North Korea puts its long-range missiles on parade in massive military show

It was a day of spectacle: Jets soared overhead, flying in formation to form the number “105,” the number of years since the birth of Kim Il Sung, who forged an isolated “workers state” on the northern Korean Peninsula.

Tens, perhaps hundreds, of thousands of citizens — the men dressed in suits, the women in traditional Korean dresses — marched through central Pyongyang, clutching pink artificial flowers and national flags.

They clustered around floats adorned with political slogans. “Long live the socialist medical system,” said one, which was surrounded by doctors. Another, depicting a new residential development in Pyongyang, read: “We are the happiest in the world.”

The marchers turned their heads upward to North Korea’s current leader, Kim Jong Un, who surveyed the massive show of military might and public adulation from a high rostrum. Some wept.

The colorful show of pageantry and power Saturday offered a rare glimpse of one of the world’s most secretive societies. It also provided an opportunity for North Korea — striving to become the world’s next nuclear power — to stage a provocative display of the military hardware it continues to develop in defiance of international sanctions.

The government did not test a nuclear weapon to mark the anniversary, as many analysts had expected. A missile launch was attempted early Sunday, according to U.S. and South Korean officials, but it fizzled.

In a speech, Choe Ryong Hae, the vice chairman of North Korea’s ruling Workers’ Party of Korea — widely believed to be the country’s second-most powerful man — warned that Pyongyang would not hesitate to deploy nuclear weapons against the U.S.

“Now the U.S. imperialists have struck a sovereign country,” he said, referring to President Trump’s recent airstrike on a Syrian airbase in retaliation for a chemical weapons attack. “Now, they are dispatching nuclear forces in the territory of the Korean peninsula. If the U.S. government preemptively strikes our country, we are ready to counter strongly.”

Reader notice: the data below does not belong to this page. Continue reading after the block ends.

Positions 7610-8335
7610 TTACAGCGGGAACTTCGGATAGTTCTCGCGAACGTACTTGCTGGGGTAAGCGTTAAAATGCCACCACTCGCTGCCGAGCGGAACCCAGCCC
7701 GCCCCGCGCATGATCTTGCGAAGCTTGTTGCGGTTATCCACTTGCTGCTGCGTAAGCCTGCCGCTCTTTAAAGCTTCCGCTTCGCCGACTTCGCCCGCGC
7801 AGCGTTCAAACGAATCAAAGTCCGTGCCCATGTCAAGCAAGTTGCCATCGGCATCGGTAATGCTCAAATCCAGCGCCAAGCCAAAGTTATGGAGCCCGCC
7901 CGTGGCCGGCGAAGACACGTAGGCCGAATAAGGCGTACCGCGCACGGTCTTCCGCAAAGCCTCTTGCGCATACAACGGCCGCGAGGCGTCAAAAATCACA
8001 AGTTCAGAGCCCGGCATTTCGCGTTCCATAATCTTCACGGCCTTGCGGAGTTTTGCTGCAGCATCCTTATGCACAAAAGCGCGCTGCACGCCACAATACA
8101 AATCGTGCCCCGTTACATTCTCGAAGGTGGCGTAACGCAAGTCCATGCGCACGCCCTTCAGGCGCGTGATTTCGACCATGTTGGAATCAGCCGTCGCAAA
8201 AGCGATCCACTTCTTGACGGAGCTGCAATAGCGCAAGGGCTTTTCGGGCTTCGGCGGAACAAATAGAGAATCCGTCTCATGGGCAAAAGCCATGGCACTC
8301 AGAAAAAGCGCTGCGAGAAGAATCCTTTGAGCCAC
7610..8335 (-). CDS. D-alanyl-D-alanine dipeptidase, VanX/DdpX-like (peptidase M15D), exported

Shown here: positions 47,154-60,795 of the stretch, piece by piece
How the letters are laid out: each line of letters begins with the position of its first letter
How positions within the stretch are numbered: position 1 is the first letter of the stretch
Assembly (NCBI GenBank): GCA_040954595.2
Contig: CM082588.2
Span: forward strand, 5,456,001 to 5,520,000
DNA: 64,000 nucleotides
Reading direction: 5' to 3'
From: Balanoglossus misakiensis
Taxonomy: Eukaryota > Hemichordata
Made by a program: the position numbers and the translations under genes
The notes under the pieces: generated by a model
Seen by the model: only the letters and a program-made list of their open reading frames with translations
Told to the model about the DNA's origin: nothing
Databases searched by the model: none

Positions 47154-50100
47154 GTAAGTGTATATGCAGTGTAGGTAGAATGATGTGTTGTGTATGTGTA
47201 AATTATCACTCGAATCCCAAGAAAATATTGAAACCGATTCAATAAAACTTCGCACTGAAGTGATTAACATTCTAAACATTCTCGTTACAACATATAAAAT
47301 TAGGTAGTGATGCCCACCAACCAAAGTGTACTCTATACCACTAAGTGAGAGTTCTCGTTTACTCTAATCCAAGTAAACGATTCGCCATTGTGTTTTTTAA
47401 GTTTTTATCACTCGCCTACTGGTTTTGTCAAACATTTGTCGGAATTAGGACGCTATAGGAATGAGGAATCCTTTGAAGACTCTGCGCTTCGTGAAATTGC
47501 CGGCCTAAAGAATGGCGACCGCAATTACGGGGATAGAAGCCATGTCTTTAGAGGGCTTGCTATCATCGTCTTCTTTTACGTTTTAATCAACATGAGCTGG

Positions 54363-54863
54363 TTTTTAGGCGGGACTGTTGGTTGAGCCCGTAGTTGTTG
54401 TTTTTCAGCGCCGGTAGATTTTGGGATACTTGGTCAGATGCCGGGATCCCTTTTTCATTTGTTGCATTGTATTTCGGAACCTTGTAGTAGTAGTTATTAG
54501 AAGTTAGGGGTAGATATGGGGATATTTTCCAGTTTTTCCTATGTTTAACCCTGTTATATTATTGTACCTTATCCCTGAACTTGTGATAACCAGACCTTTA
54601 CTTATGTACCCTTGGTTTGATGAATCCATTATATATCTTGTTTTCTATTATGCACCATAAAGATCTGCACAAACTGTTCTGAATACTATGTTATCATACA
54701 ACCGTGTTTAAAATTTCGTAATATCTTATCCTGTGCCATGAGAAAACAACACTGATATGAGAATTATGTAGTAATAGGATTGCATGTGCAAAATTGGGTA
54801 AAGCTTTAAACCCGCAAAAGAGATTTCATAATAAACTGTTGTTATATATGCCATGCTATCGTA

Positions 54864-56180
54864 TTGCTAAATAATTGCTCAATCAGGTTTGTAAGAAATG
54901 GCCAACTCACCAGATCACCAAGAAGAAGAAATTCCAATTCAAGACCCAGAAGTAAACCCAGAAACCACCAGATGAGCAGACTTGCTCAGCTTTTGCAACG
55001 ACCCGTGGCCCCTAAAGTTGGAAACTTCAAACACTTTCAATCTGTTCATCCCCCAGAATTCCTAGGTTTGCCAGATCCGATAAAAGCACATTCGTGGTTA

Trump diverted a naval strike group toward the peninsula last week, led by the USS Carl Vinson, a large aircraft supercarrier accompanied by destroyers and a guided-missile cruiser. It is not known to carry nuclear weapons.

The North Korea-U.S. showdown has placed northeast Asia in a state of heightened anxiety. Vice President Mike Pence arrives in Seoul this weekend to discuss North Korea’s nuclear ambitions and affirm support for U.S. allies. Japanese Prime Minister Shinzo Abe claimed Friday that North Korea may be able to arm its missiles with sarin nerve agent, and the country’s national security council reportedly has discussed how to evacuate its nearly 60,000 citizens from South Korea in the event of a North Korean attack.

Chinese Foreign Minister Wang Yi warned that a military conflict between North Korea and the U.S. could break out “at any moment” and urged the two powers to avoid the “irreversible route” of war.

The parade featured a seemingly endless procession of tanks, missile-bearing trucks and soldiers who goose-stepped in such perfect unison that the ground shook.

North Korea presented several new pieces of military hardware, South Korea’s Yonhap news agency reported, including a type of inter-continental ballistic missile, or ICBM.

North Korea is trying to develop a nuclear-tipped ICBM that could reach the continental United States; some analysts believe it could acquire that capability within a decade.

Other new weapons on display included Pukkuksong submarine-launched ballistic missiles, which North Korea tested last year and are harder to detect than land-launched ICBMs.

Yet the show of force left unanswered questions about the equipment’s reliability. The parade didn’t go off seamlessly; a North Korean live broadcast of the event showed one tank begin to billow smoke, then turn away before the column continued through Kim Il Sung Square.